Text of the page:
Attendees at the 2017 Women’s March in San Luis Obispo.
–Women’s March SLO (WMSLO) is starting a month-long public awareness campaign regarding the effects of political violence and intimidation on democratic participation. The rise in political violence, which includes death threats, rape threats, misogyny, disparagement, and sexist and racist abuse, deters people from running for office, serving, and getting involved in public service, according to Andrea Chmelik of WMSLO.
Below, find a letter signed by WMSLO’s organizers, as well as local elected officials, including Congressman Carbajal and State Senator John Laird. WMSLO is asking the public to add their names to the letter and will hold a panel discussion with elected officials on March 25, the details of which are available here.
Harassment of elected officials must stop
What we allow is what will continue. Are we willing to put an end to escalating harassment and intimidation of our elected officials, or will we sit on the sidelines?
Political violence is not a new phenomenon. Those seeking to serve in public office have always faced hostility. Now, as a record number of women and other underrepresented groups have made inroads into elected office, the reactions have become heightened and dangerous. The mix of the digital era, pandemic isolation and growing partisanship provides a powder keg ready to explode.
With the growing number of women in office, the violence towards them is also rising. Violence against women in politics takes many forms including death threats, rape threats, sexual harassment, misogyny, disparagement, and sexist and racist abuse. These tactics attempt to silence and to force compliance. They aim to undermine our democracy by preventing true representation.
From north to south and coast to inland, SLO County has seen numerous egregious acts against women candidates and elected officials. A razor blade in a tire, an intruder at a city hall, a public commenter spewing misogynistic accusations, a letter to the editor containing a veiled death threat, a social-media poster slinging sexualized tropes. These are moments of abhorrent action, and they have lasting effects.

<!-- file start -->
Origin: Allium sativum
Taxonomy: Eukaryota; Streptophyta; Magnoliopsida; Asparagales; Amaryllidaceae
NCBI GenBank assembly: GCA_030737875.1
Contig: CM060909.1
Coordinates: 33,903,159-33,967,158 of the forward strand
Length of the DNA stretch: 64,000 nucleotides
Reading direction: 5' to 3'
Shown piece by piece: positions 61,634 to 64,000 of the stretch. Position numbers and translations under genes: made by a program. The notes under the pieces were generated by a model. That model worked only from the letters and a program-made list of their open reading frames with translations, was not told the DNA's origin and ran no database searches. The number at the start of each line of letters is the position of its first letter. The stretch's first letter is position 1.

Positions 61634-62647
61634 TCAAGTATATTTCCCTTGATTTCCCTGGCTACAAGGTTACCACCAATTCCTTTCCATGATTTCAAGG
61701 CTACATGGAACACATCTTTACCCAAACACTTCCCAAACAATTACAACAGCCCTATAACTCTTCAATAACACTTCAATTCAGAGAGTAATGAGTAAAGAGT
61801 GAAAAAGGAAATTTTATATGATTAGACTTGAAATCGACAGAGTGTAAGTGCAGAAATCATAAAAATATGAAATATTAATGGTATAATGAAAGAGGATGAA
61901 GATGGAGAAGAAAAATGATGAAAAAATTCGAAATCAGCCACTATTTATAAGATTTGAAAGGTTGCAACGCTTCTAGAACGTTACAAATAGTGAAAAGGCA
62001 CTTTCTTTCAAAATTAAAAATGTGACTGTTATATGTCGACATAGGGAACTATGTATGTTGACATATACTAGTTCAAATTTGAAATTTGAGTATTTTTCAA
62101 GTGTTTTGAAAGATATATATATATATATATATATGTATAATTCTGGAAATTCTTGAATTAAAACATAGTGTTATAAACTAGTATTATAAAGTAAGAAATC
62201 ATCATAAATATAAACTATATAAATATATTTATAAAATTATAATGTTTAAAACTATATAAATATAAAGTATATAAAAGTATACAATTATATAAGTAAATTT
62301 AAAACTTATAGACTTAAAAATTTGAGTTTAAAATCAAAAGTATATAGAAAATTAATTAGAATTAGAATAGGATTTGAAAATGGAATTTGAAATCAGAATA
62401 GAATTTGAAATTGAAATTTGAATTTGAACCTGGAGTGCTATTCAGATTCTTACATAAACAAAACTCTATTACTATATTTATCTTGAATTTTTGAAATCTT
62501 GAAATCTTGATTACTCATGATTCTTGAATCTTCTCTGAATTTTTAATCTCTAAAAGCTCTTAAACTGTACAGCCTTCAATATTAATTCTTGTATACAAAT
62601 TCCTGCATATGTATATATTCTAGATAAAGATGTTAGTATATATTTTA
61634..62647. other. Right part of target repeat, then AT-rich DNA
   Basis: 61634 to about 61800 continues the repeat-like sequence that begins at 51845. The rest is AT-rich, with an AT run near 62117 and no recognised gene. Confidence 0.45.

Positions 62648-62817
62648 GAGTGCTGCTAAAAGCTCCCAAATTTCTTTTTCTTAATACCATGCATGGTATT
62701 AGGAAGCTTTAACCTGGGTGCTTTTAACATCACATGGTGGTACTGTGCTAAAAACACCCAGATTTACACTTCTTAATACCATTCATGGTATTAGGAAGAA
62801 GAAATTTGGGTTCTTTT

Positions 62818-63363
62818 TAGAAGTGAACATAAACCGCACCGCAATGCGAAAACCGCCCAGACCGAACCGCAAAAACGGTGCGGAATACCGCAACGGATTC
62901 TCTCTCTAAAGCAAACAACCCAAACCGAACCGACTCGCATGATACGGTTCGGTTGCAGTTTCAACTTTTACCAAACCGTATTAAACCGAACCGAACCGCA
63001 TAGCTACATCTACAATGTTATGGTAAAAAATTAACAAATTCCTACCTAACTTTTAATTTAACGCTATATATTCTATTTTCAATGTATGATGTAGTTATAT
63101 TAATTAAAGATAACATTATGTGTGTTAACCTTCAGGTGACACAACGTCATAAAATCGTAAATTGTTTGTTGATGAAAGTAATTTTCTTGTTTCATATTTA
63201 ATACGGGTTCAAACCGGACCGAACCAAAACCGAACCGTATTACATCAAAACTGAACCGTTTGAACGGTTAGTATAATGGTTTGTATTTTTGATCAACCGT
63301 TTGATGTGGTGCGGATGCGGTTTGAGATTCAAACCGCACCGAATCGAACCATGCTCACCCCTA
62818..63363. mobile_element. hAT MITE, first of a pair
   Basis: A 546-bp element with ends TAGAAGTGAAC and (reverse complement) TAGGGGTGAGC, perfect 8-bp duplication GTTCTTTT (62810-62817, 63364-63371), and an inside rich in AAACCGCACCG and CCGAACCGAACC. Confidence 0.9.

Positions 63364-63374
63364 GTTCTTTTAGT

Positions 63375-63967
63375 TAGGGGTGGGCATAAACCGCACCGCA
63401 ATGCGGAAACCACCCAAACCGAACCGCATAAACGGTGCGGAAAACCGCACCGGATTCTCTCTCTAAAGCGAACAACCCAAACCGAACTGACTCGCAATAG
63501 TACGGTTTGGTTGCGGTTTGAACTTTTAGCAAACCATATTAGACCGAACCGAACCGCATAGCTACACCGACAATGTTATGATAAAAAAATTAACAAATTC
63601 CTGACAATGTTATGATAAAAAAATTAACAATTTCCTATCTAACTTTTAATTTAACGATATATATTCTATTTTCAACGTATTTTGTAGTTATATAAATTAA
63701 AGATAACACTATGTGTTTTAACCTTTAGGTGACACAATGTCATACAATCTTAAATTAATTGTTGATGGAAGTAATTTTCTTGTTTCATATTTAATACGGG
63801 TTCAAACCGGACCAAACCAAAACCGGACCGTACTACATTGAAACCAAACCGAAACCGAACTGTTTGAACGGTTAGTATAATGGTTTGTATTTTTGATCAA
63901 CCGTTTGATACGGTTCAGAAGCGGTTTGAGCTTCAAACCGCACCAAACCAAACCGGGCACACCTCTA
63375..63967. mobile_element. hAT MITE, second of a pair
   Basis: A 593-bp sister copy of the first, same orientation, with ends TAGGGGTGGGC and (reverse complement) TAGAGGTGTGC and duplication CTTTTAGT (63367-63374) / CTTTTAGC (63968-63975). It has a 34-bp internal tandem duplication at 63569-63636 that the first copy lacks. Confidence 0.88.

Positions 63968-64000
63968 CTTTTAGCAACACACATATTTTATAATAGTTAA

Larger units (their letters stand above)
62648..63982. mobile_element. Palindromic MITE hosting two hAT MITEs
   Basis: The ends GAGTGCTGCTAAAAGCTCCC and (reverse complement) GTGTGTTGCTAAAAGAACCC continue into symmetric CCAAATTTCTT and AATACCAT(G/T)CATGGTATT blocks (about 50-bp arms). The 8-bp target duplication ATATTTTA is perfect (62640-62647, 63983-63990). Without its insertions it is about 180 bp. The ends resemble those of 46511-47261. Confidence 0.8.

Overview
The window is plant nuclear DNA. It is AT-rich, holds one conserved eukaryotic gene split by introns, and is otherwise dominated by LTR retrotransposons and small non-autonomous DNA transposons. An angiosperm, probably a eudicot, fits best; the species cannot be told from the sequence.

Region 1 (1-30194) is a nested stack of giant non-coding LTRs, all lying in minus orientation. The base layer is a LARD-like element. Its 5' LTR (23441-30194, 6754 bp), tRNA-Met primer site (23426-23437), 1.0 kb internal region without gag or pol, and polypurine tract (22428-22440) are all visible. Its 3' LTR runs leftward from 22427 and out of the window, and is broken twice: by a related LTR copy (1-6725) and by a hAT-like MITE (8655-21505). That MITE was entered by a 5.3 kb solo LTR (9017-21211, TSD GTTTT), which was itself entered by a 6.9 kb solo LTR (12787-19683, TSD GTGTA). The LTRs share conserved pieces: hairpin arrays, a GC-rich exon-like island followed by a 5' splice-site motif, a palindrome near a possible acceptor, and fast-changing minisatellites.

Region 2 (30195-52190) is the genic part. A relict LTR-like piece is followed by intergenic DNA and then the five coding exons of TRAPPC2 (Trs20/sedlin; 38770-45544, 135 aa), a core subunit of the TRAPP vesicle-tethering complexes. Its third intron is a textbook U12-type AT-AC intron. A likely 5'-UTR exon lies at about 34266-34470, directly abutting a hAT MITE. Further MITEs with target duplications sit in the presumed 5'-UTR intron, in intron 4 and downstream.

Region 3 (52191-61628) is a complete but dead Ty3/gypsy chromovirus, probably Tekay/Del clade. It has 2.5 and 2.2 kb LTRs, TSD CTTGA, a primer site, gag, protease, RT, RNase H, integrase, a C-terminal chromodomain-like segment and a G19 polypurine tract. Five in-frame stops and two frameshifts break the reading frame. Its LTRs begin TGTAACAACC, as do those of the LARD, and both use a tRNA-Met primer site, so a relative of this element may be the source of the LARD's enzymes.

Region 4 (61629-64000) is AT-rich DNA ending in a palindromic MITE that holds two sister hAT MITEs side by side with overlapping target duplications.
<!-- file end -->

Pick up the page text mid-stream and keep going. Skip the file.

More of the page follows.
Every generation is responsible for strengthening our democracy with equity, respect and fairness. It is up to us to be the change we want to see. We can be passionate but respectful in our dissent. We can be courageous but non-violent in our disagreements. What we cannot do is accept that political violence comes with the territory. Instead, we must make this behavior unacceptable. When we do, we will be able to encourage true dialogue, welcome diverse ideas, make space for underrepresented people, and ultimately grow the number of participants in our democracy.
How can we make a difference? Demonstrate respectful public discourse. Be a constructive contributor in person and online. Call out abusive and inappropriate behavior. Support a candidate or elected official. Attend public comment, not just when you’re upset but also when you want to share a word of praise. And when your representatives share what is happening, make a public display of your solidarity. You might even consider joining politics yourself — apply for a board or commission, or run for office. Above all else, engage. Don’t let the absence of your voice be your complicity.
Women’s March SLO Organizers
Dawn Addis, Andrea Chmelik, Jen Ford, Terry Parry, Pat Harris, Rita Casaverde, Gail Bunting
Salud Carbajal, U.S. Congressman (CA-24)
John Laird, California State Senator (SD-17)
Bruce Gibson, San Luis Obispo County Supervisor (District 2)
Dawn Ortiz-Legg, San Luis Obispo County Supervisor (District 3)
Jimmy Paulding, Arroyo Grande Mayor Pro Tem
Kristen Barneich, Arroyo Grande City Council Member
Keith Storton, Arroyo Grande City Council Member
Susan Funk, Atascadero City Council Member
Mariam Shah, Grover Beach Mayor Pro Tem
Karen Bright, Grover Beach City Council Member
John Headding, Morro Bay Mayor
Dawn Addis, Morro Bay City Council Member
Maria Garcia, Paso Robles City Council Member
Marcia Guthrie, Pismo Beach City Council Member
Heidi Harmon, San Luis Obispo Mayor
Andy Pease, San Luis Obispo City Council Member
Jan Marx, San Luis Obispo City Council Member
Christine Womack, Los Osos Community Service District President
Cynthia Replogle, Oceano Community Service District Director